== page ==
• The Charles Babbage Road cross-section shows minimal separation between carriageway and cycleway. While this is a low-speed section of route, we note that there will be a very busy and important bus stop on this road. That will require much more space than is currently shown in the cross-section. The bus stop itself will require a substantial platform and shelter on each side of the road. The cycleway will need to pass behind the bus shelter while maintaining intervisibility between bus passengers and cyclists, as well as full accessibility for both bus passengers crossing the cycleway and disabled cyclists using the cycleway. It will be important to carefully follow LTN 1/20 guidance in the design of these bus stops.

Charles Babbage cross-section

  • The busway turns south at what is currently a service road junction with Charles Babbage Road. That junction will need to be very carefully designed in order to make sure that it is both safe and convenient for people cycling along Charles Babbage Road.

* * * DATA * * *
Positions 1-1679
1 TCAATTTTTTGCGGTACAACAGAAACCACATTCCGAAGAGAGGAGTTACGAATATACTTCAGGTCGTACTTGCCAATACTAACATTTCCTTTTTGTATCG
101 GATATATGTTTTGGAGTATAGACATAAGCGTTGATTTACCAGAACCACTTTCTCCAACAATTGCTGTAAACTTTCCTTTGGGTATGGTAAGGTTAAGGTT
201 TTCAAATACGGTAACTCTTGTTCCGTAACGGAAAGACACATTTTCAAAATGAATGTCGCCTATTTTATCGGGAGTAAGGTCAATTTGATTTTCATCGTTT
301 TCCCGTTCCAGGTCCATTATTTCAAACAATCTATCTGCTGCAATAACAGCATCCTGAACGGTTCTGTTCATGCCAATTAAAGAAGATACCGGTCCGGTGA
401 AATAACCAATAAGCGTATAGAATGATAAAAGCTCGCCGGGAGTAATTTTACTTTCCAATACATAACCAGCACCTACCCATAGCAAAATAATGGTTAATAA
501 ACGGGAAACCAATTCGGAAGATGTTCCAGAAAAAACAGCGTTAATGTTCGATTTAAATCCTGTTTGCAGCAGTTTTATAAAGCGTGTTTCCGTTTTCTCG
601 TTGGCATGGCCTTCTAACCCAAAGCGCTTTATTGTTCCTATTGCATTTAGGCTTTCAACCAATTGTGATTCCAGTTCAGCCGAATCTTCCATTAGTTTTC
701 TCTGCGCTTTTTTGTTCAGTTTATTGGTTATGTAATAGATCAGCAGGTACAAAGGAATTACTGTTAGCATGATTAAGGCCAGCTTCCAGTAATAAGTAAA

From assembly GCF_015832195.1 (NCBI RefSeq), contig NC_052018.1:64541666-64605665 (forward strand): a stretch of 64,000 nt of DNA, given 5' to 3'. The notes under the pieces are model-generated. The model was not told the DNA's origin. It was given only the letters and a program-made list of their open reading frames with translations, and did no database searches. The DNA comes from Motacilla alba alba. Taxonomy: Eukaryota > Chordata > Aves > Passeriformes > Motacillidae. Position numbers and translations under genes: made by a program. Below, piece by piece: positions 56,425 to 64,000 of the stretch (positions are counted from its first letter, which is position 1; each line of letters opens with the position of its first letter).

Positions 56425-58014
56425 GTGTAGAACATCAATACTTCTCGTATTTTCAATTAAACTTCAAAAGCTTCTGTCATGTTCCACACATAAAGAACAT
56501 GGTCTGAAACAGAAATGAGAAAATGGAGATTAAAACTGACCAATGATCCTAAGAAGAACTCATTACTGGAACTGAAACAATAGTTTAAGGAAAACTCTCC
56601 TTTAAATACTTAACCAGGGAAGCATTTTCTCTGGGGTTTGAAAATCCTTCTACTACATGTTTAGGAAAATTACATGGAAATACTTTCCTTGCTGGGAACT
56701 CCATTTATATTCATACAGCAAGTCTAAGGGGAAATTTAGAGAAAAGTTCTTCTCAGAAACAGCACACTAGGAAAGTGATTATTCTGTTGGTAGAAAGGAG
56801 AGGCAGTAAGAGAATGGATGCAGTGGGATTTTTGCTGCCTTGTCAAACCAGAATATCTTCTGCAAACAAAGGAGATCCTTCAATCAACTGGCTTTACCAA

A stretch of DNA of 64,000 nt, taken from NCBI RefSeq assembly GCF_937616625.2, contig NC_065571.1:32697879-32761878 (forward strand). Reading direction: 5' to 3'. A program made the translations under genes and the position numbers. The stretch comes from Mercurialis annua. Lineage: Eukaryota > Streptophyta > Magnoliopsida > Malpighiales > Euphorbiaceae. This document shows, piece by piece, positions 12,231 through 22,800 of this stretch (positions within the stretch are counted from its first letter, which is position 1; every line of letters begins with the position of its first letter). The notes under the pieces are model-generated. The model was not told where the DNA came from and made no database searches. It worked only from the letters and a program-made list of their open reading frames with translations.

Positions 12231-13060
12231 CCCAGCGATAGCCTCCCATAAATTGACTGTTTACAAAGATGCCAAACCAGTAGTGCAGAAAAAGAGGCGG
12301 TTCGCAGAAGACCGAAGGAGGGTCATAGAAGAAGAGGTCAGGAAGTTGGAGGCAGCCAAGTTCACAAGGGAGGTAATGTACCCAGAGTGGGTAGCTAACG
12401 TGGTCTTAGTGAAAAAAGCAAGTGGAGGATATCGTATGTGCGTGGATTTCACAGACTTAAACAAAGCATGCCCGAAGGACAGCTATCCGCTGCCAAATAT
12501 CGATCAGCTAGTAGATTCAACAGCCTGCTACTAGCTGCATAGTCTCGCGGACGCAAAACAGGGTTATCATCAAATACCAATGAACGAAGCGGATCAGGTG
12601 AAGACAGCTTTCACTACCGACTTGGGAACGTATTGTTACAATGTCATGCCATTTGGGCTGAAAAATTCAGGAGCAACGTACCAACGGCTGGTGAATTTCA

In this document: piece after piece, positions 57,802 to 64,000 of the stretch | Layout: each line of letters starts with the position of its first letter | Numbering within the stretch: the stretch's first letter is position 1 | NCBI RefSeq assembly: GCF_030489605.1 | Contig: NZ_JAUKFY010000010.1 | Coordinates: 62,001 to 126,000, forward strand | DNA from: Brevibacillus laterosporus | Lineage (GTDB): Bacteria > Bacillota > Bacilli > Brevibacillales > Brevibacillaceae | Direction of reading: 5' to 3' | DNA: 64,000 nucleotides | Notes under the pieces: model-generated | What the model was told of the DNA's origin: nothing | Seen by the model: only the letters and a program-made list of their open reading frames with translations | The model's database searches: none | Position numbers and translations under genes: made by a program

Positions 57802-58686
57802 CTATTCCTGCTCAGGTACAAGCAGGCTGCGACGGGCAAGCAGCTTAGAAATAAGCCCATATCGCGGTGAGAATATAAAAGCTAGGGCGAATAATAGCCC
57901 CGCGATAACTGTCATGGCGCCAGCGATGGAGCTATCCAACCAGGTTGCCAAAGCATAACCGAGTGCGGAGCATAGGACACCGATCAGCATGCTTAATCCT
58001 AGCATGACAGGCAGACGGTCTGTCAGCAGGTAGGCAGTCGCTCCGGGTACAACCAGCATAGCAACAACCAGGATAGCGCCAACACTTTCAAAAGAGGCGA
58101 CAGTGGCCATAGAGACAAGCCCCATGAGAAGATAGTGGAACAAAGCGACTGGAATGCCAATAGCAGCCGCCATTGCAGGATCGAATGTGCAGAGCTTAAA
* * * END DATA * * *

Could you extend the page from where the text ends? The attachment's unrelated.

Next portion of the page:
• The busway will cross what is currently called the Southern Ecological corridor but is also currently a major cycle route within the West Cambridge site as well as being part of the future Comberton Greenway. This cycle route is currently continuous and uninterrupted at the point where the service road meets it. We are concerned that the Cambourne to Cambridge proposals would see this cycle route severed by a dangerous and difficult junction. The residential building at this junction creates a blind corner that is not compatible with heavy vehicular usage. Given that this is an existing important cycle route on the West Cambridge site, as well as the wider region, this junction should be designed to maintain walking and cycling priority with buses stopping, giving way, and bus drivers checking both directions before proceeding.